Public transit and skiing trips. Two things you wouldn’t normally think of together. Who wouldn’t rather just throw their skis in the SUV and head off for the trails? Why take a bus?
Well, if you’re talking about Tahoe, traffic in the winter months can be a hassle around the ski resorts. Add to that the challenge of finding parking nearby, and taking a bus that will drop you off right in front of the resort starts looking very desirable.
Tahoe didn’t have an intermodal transit center, and passengers who needed to change buses were having to cross State Route 89, close to the intersection with busy State Route 28. There was no park-and-ride lot nearby, either.
To make it easier for people to get out of their cars, the county asked us to create an intermodal transit facility. The designated site on USFS land has a long history and has served a variety of purposes, including a trailer park in the 70’s and an elaborate turnaround for the old Truckee Railroad before that. Thirty years ago, members of the community planted trees there, and they were very concerned about saving those. So we sited the facility to impact the fewest trees possible and planted many new ones as well.
The idea of treading lightly on the site became our mantra for the design, driving every decision that we made. We minimized the facility’s footprint as much as we could by configuring the bus loop with passenger loading on both sides. Of course, that meant the roof couldn’t shed snow in any direction—the building has no back to it. People and vehicles would be moving all around the perimeter.
To relate to the natural setting, we wanted the roof to create a long, low horizon line set among the tall trees. To reinforce that, architecturally speaking, we wanted the structure to float, so it wouldn’t obstruct views of the landscape. We were inspired by the idea that the roof could literally be built like a boat, with long wooden slats along the underside. Supporting the roof on just a few stone pillars, allows views of the landscape to pass underneath. Then to maximize openness, we enclosed the waiting room with large, sliding patio-doors–set on a stone plinth, between tapered timber columns.
Tahoe has one of the highest snow loads of any place on the planet. Since the idea is to hold the snow all season, the roof is designed for 250 pounds per square foot. In the spring, the roof actively melts the snow, collects the water in gutters, and delivers it to a 4,000-gallon storage tank for irrigation and toilet flushing. Pervious concrete in the parking areas allows stormwater to pass directly back into the soil, while other areas are connected to an underground infiltration gallery that cleans the water before it goes back to the earth.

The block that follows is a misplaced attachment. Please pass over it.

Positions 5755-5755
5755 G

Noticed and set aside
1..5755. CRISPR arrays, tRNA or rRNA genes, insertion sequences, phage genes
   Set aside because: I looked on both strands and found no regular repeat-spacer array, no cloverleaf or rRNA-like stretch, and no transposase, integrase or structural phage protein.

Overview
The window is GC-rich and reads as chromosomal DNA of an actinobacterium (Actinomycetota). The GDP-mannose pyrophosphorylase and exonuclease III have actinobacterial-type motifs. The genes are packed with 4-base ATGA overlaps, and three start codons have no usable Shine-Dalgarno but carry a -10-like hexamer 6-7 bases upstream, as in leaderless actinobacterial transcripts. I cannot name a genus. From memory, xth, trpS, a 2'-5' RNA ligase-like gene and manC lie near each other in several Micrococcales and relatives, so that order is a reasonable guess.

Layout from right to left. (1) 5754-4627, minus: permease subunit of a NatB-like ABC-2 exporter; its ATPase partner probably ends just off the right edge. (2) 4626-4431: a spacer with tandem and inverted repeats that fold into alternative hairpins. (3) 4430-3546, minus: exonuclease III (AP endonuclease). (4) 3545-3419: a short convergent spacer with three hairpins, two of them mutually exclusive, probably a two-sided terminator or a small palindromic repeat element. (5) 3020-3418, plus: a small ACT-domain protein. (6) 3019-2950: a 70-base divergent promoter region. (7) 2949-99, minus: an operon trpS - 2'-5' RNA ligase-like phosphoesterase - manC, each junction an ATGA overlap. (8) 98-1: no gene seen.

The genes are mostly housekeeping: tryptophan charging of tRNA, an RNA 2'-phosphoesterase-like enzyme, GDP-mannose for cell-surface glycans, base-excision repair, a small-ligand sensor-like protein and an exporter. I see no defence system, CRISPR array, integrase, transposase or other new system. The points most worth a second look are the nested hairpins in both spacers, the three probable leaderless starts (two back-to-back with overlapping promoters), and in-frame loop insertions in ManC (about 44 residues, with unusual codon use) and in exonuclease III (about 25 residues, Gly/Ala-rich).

The building itself is simple, with a small office, an enclosed waiting area large enough for 40 people, and two unisex restrooms. Bicycle lockers are integrated into the wall of the facility. The parking lot is big enough for 130 cars.
Continuing the theme of treading lightly on the landscape, we aimed to reduce energy use as much as we could. Laminated solar cells are integrated into the roof, and handle most of the facility’s peak load—generating a little less in the winter, a little more in the summer. The roof is designed to enhance natural ventilation as well, with a clerestory that encourages warm air to escape during the summer season. The broad eaves of the roof provide shade in the warm months, but are situated to capture direct sunlight, filtered by the trees, in the cold months. Efficient heating is also provided by a radiant slab. Bronze plaques grouted into the granite walls of the building explain the sustainability features of the design.
Although it is strikingly modern in form, this building is intended to be wholly of Tahoe. The stone used in the battered walls and columns comes from the Sierras, and the timber is local as well. Interpretative graphics integrated into the windscreen at the outdoor waiting area tell the history of transportation in Tahoe, starting all the way back to the time when this part of the country was inhabited entirely by Native Americans.
The Tahoe City Transit Center has won national awards including the 2013 AIA Small Project Award, a Top Honor in the 2012 Western Red Cedar Architectural Design Awards, and one of the American Public Works Association’s Public Works Projects of the Year for 2013.